The sky was black, a strong wind was now blowing from the South, it was cold and the threat of rain returning was a distinct possibility. Like a true biker he opted for the ride so off we went. Through the Foret de Vauclair to the N44 turning right for Reims, joining the Reims ring road in glorious sunshine and onto the A4 and then the A26 where we were met by a very black sky and lighting with rain by the bucket load. We stopped at junction 20 for petrol and to get out of the rain and lighting.

The Guzzi was performing well but I was not, my arthritis was hurting and it was almost 5pm. Just after we paid for the petrol the place suffered a lighting strike and all was dark for a few moments. Perhaps this was the opportunity for us to buy a map and consult it. A Mini Carte Routiere was on the shelf; this is a map of all France, which folds up to 4 X 3 inches, a most useful and timely purchase and for 2 euros 75, a bargain.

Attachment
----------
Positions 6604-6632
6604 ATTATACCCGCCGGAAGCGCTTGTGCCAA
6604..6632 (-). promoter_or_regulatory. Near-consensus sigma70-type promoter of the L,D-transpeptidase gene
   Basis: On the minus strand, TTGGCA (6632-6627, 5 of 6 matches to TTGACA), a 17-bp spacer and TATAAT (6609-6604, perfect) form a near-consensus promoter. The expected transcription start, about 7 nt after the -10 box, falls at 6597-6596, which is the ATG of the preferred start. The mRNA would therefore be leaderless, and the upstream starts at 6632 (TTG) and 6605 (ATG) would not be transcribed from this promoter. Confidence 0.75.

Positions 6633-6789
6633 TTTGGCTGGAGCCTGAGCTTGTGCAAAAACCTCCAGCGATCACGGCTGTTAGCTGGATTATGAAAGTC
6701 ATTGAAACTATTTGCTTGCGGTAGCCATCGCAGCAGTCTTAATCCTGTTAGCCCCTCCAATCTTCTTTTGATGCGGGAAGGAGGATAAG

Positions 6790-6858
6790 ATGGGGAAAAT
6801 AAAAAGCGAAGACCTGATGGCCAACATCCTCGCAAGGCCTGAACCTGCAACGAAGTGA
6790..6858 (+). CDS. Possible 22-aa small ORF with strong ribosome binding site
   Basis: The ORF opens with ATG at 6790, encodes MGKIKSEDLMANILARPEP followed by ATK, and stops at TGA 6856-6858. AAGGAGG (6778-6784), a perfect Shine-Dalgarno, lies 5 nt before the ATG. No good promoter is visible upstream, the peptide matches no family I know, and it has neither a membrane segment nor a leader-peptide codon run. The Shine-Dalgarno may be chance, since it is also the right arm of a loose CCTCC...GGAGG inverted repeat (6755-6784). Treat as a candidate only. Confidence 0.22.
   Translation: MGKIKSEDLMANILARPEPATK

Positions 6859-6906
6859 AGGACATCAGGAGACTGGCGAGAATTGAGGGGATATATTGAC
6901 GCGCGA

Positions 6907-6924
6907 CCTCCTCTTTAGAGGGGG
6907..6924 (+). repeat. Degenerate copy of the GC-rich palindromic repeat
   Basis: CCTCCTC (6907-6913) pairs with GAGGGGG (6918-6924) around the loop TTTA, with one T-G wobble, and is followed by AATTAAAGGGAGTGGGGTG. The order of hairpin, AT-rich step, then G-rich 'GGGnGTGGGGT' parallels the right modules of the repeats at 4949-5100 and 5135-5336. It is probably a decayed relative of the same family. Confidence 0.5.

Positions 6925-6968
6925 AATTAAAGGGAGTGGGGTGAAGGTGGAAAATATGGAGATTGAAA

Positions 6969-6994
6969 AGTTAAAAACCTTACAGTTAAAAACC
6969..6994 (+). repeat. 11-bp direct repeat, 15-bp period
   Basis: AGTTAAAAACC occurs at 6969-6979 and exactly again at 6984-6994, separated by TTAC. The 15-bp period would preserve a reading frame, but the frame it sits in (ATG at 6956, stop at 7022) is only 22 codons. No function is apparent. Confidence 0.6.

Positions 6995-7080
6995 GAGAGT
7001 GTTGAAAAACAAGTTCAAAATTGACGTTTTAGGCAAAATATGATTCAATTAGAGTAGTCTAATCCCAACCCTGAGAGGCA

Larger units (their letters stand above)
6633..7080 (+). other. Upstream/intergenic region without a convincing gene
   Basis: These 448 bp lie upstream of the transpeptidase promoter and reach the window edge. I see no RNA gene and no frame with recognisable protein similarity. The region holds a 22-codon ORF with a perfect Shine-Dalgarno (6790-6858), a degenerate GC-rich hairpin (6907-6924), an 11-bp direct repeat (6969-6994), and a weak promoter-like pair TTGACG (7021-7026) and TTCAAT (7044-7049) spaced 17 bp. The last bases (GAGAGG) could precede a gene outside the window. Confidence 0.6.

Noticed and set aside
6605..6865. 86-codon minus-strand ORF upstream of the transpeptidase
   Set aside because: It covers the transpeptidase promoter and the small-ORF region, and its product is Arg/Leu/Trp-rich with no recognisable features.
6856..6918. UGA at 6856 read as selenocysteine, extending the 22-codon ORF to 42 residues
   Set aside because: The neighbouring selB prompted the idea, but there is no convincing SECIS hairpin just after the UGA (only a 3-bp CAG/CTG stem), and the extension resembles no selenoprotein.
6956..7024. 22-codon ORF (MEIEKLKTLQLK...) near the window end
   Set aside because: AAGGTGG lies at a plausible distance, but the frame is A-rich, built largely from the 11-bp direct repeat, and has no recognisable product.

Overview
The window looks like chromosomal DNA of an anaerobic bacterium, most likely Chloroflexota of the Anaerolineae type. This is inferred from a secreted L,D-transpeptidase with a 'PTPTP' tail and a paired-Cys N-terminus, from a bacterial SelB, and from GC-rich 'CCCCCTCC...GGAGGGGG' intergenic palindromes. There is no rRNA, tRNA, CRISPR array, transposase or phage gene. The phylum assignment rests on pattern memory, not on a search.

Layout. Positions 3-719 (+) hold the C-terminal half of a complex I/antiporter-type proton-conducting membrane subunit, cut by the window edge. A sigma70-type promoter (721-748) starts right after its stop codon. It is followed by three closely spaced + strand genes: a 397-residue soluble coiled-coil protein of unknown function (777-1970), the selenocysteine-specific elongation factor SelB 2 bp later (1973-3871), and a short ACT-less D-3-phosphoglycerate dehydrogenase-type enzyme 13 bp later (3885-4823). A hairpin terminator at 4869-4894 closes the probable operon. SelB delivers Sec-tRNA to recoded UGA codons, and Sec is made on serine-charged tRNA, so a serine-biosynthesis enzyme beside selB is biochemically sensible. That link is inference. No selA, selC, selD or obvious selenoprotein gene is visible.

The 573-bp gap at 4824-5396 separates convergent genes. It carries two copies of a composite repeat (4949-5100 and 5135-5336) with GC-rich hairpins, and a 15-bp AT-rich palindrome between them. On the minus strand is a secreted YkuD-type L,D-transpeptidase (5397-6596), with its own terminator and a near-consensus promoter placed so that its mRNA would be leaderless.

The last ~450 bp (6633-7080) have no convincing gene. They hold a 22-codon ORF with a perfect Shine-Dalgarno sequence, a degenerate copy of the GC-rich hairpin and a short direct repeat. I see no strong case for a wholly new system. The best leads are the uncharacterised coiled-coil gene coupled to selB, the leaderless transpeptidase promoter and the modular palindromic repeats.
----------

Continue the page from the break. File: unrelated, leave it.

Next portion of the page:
A friendly truck driver informed us that a nearby town (about 20 miles away) was a good place to stop for the night so, wet and cold, we moved in on Vitry-le-Francois. The mobile phone got its next call to arms as we lost each other in the small main square. A long story cut very short results in me finding a two star hotel with garage parking near the centre. Madam, it seemed to me, took great pleasure in taking a very long time to look through the room ledger, all the while casting an eye over the two dripping wet bikers standing in the lobby before replying to my request for a room for the night with, “It is possible”. “It is possible”, I said to Ellis and he replied, “Then make it so”. So I did and got a good en suite room at the top of the building, garage and breakfast all for 25 euros each.